Users can even browse their delivery vehicle’s inventory for further purchases once they receive their items - a great opportunity for retailers to bolster sales of certain goods.
While the concept of autonomous grocery deliveries seems like some years away from becoming a reality, AutoX has already begun a pilot program in California - testing the service within a geofenced area that plans to steadily expand over time.
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One of the largest developments in AI on roads across the world will heavily depend on the successful introduction of autonomous vehicles for users to buy.
As the chart above indicates, sales in the mid-2020s are expected to rapidly increase in Asia, with North and South America largely embracing the technology in the 2030s.
Insurance claims from home
Artificial intelligence can act as a significant help to the paperwork that’s designed to keep us safely on the road, too. Both insurance and AI work (opens in new tab)in the field of making educated predictions for the future, and the growing technology can pay dividends for motorists and insurance companies alike when it comes to conducting indiscriminate risk assessments.
AI can handily speed up the process of making insurance claims for customers when accidents occur. Such is the proficiency of artificial intelligence within insurance that big data appears set to entirely level the playing field for drivers - regardless of their age, gender and location - by creating personal risk profiles based on a range of factors.
These risk profiles (opens in new tab)can take innumerable factors into account that extend way beyond the confines of a user’s driving history. These other factors that may not be obvious to the human eye will have the power to calculate approximately how safe a driver is likely to be on an individual level.
Factors like underlying health issues, to a recent divorce, to location history, AI can find a wealth of information pertaining to a driver and conduct an on-the-spot comprehensive assessment of their driving safety. This works on a similar principle to the reliability index (opens in new tab)but focused more on the person behind the wheel as opposed to the car itself. These variable issues wouldn’t show up on an individual’s driving history, because they could be fairly recent occurrences, but the AI could correctly identify them as potential safety factors and recalculate premiums instantaneously.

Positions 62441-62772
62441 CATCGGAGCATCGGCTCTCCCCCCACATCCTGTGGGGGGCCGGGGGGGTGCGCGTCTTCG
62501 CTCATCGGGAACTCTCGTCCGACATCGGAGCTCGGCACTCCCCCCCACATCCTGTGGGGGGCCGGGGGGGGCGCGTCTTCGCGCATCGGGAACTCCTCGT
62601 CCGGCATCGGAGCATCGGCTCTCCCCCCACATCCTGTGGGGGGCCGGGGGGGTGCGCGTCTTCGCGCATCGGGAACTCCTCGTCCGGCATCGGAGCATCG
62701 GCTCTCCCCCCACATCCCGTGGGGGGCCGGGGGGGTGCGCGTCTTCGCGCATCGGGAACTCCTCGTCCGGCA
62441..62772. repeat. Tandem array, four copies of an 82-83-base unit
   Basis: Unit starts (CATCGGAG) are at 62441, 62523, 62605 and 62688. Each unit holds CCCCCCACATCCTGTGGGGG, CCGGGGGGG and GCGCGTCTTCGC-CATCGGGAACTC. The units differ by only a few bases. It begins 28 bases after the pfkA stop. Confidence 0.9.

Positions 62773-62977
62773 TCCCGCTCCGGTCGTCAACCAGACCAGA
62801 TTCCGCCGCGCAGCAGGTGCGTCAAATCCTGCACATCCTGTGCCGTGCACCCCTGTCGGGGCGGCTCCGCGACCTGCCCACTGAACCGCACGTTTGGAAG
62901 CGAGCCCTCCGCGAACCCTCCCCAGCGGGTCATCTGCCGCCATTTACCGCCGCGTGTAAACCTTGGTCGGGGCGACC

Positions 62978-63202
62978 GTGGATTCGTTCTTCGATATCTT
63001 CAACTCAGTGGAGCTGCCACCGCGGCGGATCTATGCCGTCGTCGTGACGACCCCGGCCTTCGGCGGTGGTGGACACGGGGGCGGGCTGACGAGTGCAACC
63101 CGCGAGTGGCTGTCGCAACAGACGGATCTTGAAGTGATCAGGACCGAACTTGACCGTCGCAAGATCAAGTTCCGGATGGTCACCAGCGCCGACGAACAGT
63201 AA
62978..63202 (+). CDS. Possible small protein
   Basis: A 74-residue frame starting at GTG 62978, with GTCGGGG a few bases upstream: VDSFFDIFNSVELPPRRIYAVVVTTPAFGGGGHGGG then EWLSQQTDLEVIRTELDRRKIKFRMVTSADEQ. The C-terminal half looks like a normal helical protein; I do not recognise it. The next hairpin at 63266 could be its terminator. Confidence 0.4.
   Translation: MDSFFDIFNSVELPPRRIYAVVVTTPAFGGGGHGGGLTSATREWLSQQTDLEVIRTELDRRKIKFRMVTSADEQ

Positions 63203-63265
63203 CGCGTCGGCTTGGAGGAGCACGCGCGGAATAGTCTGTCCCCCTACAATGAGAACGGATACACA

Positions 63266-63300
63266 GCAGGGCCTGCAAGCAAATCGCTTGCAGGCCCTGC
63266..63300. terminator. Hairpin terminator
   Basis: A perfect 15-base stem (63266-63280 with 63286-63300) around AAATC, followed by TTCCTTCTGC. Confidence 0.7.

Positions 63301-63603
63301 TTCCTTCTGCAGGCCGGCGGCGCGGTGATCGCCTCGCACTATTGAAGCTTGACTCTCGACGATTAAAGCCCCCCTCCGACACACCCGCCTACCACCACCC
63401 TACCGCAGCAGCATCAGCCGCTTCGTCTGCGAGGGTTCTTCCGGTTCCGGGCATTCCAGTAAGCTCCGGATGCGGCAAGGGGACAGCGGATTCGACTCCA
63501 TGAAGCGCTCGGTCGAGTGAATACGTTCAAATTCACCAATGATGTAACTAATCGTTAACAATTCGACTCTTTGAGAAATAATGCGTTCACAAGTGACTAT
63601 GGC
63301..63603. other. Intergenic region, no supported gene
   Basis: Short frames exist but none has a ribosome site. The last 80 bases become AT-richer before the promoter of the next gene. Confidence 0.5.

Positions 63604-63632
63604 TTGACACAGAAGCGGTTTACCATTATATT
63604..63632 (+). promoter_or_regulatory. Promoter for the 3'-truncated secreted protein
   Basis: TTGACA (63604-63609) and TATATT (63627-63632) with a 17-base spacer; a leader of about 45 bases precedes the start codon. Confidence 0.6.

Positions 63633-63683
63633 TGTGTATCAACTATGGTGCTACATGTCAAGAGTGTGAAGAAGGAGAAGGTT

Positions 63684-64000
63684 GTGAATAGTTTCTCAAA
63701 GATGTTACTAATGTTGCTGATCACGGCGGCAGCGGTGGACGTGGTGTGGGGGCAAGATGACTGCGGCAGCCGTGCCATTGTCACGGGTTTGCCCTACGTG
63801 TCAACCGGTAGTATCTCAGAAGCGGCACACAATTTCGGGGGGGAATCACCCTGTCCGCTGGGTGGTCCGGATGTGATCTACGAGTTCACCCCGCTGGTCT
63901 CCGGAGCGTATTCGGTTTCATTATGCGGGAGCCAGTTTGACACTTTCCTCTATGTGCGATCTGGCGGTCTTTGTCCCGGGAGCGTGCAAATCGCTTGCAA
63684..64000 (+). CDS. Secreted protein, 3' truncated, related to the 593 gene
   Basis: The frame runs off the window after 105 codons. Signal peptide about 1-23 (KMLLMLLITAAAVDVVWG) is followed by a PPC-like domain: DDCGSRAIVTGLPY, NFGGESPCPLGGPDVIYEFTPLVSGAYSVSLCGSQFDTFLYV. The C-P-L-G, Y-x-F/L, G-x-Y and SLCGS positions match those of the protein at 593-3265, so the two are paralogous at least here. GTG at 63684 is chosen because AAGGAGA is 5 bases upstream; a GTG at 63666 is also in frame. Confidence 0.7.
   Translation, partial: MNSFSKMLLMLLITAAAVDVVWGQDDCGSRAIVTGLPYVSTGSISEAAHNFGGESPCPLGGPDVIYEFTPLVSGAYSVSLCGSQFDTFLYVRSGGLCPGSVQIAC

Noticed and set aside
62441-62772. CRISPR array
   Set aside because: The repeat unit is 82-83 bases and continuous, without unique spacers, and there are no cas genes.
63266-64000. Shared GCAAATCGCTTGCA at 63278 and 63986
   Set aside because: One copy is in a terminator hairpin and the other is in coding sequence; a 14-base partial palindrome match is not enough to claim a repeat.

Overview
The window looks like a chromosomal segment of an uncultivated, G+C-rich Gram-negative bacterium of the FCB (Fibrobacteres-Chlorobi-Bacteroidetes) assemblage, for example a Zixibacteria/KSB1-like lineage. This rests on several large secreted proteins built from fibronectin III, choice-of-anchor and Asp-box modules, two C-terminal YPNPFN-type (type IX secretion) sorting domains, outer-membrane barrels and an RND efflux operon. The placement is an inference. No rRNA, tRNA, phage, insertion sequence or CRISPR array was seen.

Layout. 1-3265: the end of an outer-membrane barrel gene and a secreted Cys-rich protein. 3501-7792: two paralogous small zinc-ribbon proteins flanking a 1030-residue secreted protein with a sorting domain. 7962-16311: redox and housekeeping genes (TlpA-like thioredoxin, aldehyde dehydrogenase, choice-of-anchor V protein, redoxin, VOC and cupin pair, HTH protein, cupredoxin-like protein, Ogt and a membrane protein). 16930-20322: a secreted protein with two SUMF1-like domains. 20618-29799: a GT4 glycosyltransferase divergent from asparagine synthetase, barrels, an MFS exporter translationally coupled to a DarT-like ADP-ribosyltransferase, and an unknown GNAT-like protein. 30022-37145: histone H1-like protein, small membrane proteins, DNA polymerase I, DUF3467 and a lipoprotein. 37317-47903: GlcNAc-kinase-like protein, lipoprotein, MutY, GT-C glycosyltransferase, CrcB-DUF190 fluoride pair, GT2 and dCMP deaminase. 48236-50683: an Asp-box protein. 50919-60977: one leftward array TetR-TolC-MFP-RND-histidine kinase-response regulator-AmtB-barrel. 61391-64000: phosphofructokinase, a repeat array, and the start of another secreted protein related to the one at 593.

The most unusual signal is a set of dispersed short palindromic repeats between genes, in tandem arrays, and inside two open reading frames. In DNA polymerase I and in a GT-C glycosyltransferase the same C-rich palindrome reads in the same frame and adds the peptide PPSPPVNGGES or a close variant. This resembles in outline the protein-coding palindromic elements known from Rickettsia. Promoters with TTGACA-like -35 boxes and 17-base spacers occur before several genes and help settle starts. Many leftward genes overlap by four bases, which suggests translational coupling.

Fundamentally, the arrival of AI should ensure that driving becomes more cost-effective for drivers. Autonomous vehicles will prompt an overhaul of how insurance is set up and increased levels of safety from anticipatory maintenance alerts and better insurance risk profiles will likely bring costs down. While road tax on electric cars is free in the UK (opens in new tab), opening the door to even lower expenses associated with electric self-driving cars in the future.
While fully IoT-infused vehicles may not be quite ready to hit the roads yet, there’s plenty of evidence that the increased adoption of AI by manufacturers will steadily enhance road safety while mitigating some of the heftier costs associated with driving. It seems that autonomous grocery deliveries may only just be the start of things to come.
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David Griffiths, content marketing consultant, Assertive Media (opens in new tab)